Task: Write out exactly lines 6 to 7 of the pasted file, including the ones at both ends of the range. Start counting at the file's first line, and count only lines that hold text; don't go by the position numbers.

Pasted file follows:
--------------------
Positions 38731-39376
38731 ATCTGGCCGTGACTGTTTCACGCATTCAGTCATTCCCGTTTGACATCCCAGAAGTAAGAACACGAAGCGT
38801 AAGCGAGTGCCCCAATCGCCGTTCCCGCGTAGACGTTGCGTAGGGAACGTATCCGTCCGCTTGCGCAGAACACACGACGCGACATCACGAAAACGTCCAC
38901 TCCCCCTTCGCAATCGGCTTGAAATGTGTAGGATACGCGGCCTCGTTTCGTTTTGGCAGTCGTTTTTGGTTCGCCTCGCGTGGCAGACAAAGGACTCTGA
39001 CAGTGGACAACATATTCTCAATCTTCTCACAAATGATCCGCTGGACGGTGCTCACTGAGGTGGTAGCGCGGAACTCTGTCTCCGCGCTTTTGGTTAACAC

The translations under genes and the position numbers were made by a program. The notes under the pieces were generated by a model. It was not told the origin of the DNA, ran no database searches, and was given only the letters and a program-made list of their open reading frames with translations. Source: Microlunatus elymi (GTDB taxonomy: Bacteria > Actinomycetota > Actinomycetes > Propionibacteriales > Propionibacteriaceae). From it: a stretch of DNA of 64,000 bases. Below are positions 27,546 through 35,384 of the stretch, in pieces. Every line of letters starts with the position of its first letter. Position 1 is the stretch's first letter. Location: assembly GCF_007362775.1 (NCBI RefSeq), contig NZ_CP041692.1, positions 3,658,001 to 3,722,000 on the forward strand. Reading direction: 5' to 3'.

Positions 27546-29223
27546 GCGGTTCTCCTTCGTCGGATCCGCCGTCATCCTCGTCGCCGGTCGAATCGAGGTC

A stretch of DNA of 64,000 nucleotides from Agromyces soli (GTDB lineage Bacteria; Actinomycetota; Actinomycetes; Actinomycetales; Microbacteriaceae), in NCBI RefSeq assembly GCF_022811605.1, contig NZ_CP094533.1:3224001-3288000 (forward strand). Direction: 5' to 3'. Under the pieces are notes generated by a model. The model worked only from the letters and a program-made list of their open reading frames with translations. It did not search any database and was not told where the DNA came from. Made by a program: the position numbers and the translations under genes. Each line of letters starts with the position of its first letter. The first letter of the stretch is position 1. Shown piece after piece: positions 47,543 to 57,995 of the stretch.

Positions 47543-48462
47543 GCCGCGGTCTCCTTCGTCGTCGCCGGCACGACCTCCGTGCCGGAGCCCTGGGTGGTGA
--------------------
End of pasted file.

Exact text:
The translations under genes and the position numbers were made by a program. The notes under the pieces were generated by a model. It was not told the origin of the DNA, ran no database searches, and was given only the letters and a program-made list of their open reading frames with translations. Source: Microlunatus elymi (GTDB taxonomy: Bacteria > Actinomycetota > Actinomycetes > Propionibacteriales > Propionibacteriaceae). From it: a stretch of DNA of 64,000 bases. Below are positions 27,546 through 35,384 of the stretch, in pieces. Every line of letters starts with the position of its first letter. Position 1 is the stretch's first letter. Location: assembly GCF_007362775.1 (NCBI RefSeq), contig NZ_CP041692.1, positions 3,658,001 to 3,722,000 on the forward strand. Reading direction: 5' to 3'.

Positions 27546-29223